One day after President Donald Trump reiterated racist remarks about four congresswomen he called “racist” and “not very smart,” a group of American Muslims, activists and community leaders presented their own message: Speak out against phobia.
The Muslim Caucus Education Collective, a nonprofit organization that seeks to combat hate through grassroots efforts, hosted a two-day discussion at the National Housing Center in Northwest, July 23 – 24.
Ghazala Salam, president of the caucus, said discussions started seven months ago as a means of eliminating hate and incorporate political harmony when the president spews racist language which cause division in America.
“It’s time to turn up the heat on the racial and religious justice debate in this country,” she said. “We have got to open up our mouths, speak up and stand up because if we don’t do it, no one else is going to do it for us.”
Trump criticized Omar and three other Democratic congresswomen, Reps. Rashida Tlaib of Michigan, Ayanna Pressley of Massachusetts and Alexandria Ocasio-Cortez of New York, during a rally July 14 in North Carolina where Trump supporters chanted “send them back.”
Omar represents the only person born outside of the U.S. but became a citizen in 2000.
On Monday, Trump reiterated those comments and labeled the Congresswomen “the squad” and as a “racist group of troublemakers” who are “so bad for our country!”
Omar spoke about phobia and political discourse during Tuesday’s conference.
“Don’t allow this to make you diminish your voice,” she said. “Make sure you use this energy to make yourselves more visible to speak louder, have more courage and to be bolder because with this particular challenge we have an opportunity to rise more than we have risen before.”
During the conference Tuesday in D.C., the NAACP concurrently announced that delegates at its convention in Detroit voted unanimously for the House to call for Trump’s impeachment.
“The pattern of Trump’s misconduct is unmistakable and has proven time and time again, that he is unfit to serve as the president of this country,” Derrick Johnson, president and CEO of the NAACP, said in a statement.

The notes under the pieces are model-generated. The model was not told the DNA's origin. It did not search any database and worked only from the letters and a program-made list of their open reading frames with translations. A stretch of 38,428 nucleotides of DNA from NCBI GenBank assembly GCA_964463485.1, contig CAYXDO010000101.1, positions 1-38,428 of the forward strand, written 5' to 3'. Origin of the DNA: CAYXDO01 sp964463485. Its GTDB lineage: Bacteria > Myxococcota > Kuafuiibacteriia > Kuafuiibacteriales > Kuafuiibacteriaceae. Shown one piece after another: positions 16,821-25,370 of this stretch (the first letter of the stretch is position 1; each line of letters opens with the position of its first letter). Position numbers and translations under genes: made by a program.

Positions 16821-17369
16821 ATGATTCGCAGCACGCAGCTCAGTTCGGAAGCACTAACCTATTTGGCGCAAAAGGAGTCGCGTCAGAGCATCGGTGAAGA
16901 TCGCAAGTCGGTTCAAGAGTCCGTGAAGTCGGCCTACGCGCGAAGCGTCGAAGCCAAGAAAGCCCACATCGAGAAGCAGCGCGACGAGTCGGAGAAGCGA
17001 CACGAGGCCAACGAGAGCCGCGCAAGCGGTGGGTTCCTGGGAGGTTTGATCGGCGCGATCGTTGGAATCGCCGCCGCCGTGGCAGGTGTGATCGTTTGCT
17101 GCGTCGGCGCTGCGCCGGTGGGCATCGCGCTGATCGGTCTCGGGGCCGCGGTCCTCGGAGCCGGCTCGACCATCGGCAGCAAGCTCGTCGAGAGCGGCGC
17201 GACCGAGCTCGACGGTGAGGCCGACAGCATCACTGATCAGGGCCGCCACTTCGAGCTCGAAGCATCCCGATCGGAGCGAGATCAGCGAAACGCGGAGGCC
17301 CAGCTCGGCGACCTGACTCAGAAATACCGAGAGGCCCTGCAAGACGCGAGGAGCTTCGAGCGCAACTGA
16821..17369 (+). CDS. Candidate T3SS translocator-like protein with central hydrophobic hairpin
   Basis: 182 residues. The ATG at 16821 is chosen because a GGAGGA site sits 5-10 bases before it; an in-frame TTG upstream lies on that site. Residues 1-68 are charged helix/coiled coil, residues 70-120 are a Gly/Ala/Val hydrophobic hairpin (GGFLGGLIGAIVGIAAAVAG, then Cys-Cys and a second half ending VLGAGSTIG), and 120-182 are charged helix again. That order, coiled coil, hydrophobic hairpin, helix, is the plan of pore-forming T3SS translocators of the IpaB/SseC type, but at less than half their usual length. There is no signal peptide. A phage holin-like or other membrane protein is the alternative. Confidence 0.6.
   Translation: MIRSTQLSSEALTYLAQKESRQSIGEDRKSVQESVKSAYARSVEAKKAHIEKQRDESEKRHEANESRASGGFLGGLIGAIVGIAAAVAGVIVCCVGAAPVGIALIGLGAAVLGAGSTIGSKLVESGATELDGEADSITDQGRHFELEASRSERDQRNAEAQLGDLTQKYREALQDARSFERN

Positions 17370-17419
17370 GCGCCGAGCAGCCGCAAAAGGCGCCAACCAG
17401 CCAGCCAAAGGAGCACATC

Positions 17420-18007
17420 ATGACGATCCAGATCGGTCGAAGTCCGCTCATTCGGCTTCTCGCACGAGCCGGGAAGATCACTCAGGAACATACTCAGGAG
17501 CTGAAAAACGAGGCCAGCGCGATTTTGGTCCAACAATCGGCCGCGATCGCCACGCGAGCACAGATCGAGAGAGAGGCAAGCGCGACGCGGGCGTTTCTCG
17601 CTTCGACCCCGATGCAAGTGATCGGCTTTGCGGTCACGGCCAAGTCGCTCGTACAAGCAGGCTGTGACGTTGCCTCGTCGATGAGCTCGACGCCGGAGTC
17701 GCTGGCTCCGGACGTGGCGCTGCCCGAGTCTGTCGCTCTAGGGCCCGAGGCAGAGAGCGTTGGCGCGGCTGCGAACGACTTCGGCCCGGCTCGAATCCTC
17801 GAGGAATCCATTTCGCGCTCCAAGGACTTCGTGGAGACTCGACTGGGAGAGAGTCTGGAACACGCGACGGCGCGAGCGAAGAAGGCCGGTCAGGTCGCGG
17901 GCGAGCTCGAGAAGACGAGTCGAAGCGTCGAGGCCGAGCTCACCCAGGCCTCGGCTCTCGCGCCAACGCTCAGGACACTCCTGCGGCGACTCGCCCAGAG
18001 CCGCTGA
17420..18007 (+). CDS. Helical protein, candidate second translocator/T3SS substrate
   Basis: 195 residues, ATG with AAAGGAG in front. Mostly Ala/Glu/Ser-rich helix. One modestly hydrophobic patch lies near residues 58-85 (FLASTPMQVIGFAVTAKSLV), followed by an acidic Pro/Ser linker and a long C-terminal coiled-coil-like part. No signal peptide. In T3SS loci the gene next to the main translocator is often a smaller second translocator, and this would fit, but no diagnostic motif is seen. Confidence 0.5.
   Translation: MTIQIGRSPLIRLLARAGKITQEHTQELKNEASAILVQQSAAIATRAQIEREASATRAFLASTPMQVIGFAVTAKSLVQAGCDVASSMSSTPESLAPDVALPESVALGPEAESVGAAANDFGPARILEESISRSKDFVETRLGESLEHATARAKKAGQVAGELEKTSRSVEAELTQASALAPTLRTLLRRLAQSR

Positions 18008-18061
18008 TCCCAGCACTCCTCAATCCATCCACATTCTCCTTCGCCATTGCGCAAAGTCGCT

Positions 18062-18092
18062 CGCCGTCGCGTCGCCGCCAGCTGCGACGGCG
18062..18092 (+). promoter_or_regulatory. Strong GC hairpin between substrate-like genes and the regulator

“From his attempts to curtail the scope of Robert Mueller’s investigation to calling out minority congresswomen and telling them to go back to their countries, to caging immigrant children without food or water to his numerous attempts to avert the Supreme Court’s decision to not add in the citizenship question to the 2020 Census – this president has led one of the most racist and xenophobic administrations since the Jim Crow era,” he said.
The Muslim Collective also issued a statement of support with the NAACP.
“The NAACP’s resolution to support the impeachment of Trump is a statement of moral values. We’d like to see more communities and organizations take a clear stand against his divisiveness,” the statement acknowledged. “This is a question of where we all stand. The resolution is an important move because what our president is doing is morally wrong.”
Under Trump’s presidency, Islamophobia has increased, according to a report released last year from The Council on American-Islamic Relations (CAIR).
The report, titled “Targeted,” points to a 17 percent increase in anti-Muslim bias incidents in 2017 from 2,213 to 2,599. Hate crimes also increased from 260 to 300, or 15 percent, during that same year.
“We have to defend the values that we all believe in – diversity, inclusion and fairness – which have been trampled on by the current administration and many hate-mongers,” said Nihad Awad, executive director of CAIR. “The political moment for us is to be in the forefront and not to complain, but assert ourselves and help ourselves and other people.”
Dozens of Muslim American politicians, advocates and community leaders participated in the two-day conference which focused on health care, economic and racial injustice and how Muslims can become more engaged in their respective communities.
At least three Democratic presidential candidates spoke during the conference: New York Mayor Bill de Blasio on Tuesday and Sen. Elizbeth Warren of Massachusetts and Washington Gov. Jay Inslee on Wednesday.
De Blasio, whose city represents the largest number of Muslim Americans in the nation, received rousing applause when he mentioned the city’s public schools remain one of the few to honor two Muslim holidays – Eid al-Adha in September and Eid al-Fitr that marks the end of the holy month Ramadan.
“This community gives so much to our nation – millions and millions of people who contribute to our economy, contribute to our culture [and] contribute to our political life,” de Blasio said. “More and more Muslims representing not only their own communities, but all communities.”
Former Maryland state Del. Aruna Miller of Montgomery County said the work to combat hateful rhetoric starts locally and peacefully. She now serves as executive director of Impact, which helps endorse Indian American candidates for political office.
“We [must] collectively ban together with our brothers and sisters of all minority communities and stick up for one another,” she said. “I think that is how we overcome this type of rhetoric and this type of hate.”